How to Kick Out an Owner
Updated: May 17
If your small business has multiple owners, there may come a time when someone wants to kick out an owner for underperformance or personality issues. But it's not as easy as it sounds. You can't just "terminate" them and strip them of their ownership.
Each owner holds equity in the business (e.g., stock in a corporation or membership interests in an LLC). Each owner traded something (e.g. cash, property, or services) to get his or her equity. Therefore, the equity has value and cannot be taken away without the owner's agreement. Even if the business can terminate the owner's employment, it cannot terminate his or her ownership. Instead, it must buy out the departing owner or you could end up in a situation where the expelled owner no longer works at the business, but still owns part of it and has voting rights.
If the business owners signed a contract to restrict and govern their ownership interests (e.g., a Shareholders' Agreement for a corporation or an Operating Agreement for an LLC), that contract might contain provisions about how to expel or buy out an owner. So look there first.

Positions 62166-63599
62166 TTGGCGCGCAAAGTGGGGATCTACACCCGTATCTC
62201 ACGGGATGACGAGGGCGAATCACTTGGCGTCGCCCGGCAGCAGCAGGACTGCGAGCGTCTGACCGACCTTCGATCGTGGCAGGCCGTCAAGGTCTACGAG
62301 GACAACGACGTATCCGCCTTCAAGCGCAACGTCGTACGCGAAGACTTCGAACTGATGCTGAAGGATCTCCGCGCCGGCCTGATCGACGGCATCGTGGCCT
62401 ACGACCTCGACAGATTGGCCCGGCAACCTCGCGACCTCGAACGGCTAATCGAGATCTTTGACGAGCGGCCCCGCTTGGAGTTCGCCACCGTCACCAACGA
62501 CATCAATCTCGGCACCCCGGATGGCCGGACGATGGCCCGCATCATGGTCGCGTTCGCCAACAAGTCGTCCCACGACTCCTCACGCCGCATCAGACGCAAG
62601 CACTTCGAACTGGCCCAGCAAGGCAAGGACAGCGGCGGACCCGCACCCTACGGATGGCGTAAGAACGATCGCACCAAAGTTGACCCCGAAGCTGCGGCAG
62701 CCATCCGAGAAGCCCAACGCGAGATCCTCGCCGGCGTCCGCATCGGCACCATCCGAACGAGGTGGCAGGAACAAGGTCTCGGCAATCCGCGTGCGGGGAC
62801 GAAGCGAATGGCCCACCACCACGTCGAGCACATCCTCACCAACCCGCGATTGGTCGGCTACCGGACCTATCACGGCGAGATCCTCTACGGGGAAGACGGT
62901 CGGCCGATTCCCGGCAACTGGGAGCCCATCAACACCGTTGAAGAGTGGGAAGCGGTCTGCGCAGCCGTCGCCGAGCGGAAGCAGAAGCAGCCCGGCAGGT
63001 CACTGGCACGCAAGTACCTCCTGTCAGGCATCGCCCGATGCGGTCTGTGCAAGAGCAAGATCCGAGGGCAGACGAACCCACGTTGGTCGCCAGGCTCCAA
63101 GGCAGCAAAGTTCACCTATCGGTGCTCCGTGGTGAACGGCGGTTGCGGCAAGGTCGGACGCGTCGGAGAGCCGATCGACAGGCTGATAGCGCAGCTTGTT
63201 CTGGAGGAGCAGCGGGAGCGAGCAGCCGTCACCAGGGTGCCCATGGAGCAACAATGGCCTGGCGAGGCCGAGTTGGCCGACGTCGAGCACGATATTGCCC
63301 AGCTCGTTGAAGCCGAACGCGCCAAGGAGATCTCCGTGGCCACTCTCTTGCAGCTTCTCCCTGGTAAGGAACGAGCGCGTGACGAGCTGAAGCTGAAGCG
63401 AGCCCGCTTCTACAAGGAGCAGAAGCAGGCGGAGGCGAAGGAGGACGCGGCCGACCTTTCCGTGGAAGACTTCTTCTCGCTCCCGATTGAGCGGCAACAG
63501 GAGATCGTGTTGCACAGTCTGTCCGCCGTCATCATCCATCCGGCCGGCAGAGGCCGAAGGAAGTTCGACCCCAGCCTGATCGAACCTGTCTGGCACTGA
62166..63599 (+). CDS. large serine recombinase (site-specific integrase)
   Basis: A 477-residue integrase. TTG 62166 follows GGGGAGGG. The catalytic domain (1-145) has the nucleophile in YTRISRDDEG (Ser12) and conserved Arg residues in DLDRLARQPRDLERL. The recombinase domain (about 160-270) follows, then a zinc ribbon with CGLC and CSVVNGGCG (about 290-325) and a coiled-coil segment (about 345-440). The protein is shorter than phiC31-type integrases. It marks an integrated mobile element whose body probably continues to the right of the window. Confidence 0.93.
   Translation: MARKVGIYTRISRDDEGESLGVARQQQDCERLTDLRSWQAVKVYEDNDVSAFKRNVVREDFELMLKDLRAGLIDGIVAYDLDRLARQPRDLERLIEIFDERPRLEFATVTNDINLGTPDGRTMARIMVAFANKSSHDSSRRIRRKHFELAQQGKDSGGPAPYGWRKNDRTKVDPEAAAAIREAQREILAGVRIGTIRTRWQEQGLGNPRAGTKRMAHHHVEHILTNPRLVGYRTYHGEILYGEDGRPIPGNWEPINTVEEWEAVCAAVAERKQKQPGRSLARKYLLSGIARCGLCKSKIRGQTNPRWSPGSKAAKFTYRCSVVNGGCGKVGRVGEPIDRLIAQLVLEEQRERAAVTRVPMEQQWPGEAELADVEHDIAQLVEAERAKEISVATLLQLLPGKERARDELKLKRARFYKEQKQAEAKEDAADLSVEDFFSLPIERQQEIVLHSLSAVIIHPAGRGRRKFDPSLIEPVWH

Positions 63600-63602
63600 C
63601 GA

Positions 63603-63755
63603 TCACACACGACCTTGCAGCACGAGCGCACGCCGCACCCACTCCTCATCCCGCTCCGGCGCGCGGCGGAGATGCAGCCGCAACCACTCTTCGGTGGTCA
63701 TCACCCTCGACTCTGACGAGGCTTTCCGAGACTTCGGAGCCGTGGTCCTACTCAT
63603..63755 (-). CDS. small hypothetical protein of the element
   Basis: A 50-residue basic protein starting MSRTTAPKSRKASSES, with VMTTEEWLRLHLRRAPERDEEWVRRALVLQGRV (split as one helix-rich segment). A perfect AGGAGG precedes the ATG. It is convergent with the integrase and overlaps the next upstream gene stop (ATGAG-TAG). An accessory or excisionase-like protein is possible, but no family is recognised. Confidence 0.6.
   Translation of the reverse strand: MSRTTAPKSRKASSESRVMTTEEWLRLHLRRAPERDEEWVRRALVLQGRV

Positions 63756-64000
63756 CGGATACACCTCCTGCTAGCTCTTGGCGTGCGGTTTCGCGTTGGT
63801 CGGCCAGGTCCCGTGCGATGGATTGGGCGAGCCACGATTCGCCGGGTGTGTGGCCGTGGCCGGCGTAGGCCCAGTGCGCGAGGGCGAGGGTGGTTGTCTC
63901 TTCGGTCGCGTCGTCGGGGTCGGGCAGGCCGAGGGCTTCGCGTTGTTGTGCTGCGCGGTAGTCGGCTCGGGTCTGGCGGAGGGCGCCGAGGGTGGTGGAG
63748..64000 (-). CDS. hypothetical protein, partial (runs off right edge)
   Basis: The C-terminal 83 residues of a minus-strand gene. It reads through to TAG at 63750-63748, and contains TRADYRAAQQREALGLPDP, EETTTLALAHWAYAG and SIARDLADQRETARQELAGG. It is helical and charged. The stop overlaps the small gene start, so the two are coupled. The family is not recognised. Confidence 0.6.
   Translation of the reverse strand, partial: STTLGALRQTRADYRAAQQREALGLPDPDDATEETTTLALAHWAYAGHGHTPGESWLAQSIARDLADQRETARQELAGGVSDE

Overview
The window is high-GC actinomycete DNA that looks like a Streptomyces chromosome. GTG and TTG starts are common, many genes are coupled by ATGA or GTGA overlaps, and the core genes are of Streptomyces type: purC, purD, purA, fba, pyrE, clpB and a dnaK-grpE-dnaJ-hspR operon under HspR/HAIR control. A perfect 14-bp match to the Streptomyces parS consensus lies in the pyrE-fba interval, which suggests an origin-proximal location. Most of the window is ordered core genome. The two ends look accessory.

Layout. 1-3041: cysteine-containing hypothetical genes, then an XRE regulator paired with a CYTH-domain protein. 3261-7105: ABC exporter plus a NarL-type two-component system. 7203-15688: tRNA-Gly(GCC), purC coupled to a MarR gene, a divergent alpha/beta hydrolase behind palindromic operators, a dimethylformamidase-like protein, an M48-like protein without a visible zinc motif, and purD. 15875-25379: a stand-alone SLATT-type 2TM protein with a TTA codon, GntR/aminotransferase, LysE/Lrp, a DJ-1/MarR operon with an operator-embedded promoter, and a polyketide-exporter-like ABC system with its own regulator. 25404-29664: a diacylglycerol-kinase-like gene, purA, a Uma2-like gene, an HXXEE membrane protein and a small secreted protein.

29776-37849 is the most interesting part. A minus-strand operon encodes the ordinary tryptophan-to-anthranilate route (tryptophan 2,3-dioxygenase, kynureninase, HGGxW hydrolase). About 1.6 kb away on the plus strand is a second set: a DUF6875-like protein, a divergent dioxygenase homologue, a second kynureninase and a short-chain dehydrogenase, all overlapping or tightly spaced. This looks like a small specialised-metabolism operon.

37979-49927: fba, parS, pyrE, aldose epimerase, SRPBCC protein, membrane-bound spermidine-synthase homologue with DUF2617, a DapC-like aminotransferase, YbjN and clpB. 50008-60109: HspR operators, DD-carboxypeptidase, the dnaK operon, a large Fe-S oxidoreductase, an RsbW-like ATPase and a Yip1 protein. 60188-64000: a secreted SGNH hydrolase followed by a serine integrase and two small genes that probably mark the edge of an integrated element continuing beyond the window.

If the Shareholders' Agreement or Operating Agreement doesn't set forth a process for expelling or buying out an owner, then the business (the remaining owners) need to negotiate a buy-out of the departing owner. It's usually a messy, time-consuming, and expensive exercise where neither side is happy with the outcome (the business thinking it is unfairly paying too much and the departing owner thinking he's not getting paid enough).
This problem can be avoided (or at least minimized) if the business owners enter into a Shareholders' Agreement or Operating Agreement containing buy-out provisions. It's like a prenuptial agreement for business owners - you hope you won't ever need it, but if things get bad, it's there to provide a road map of how to resolve the dispute.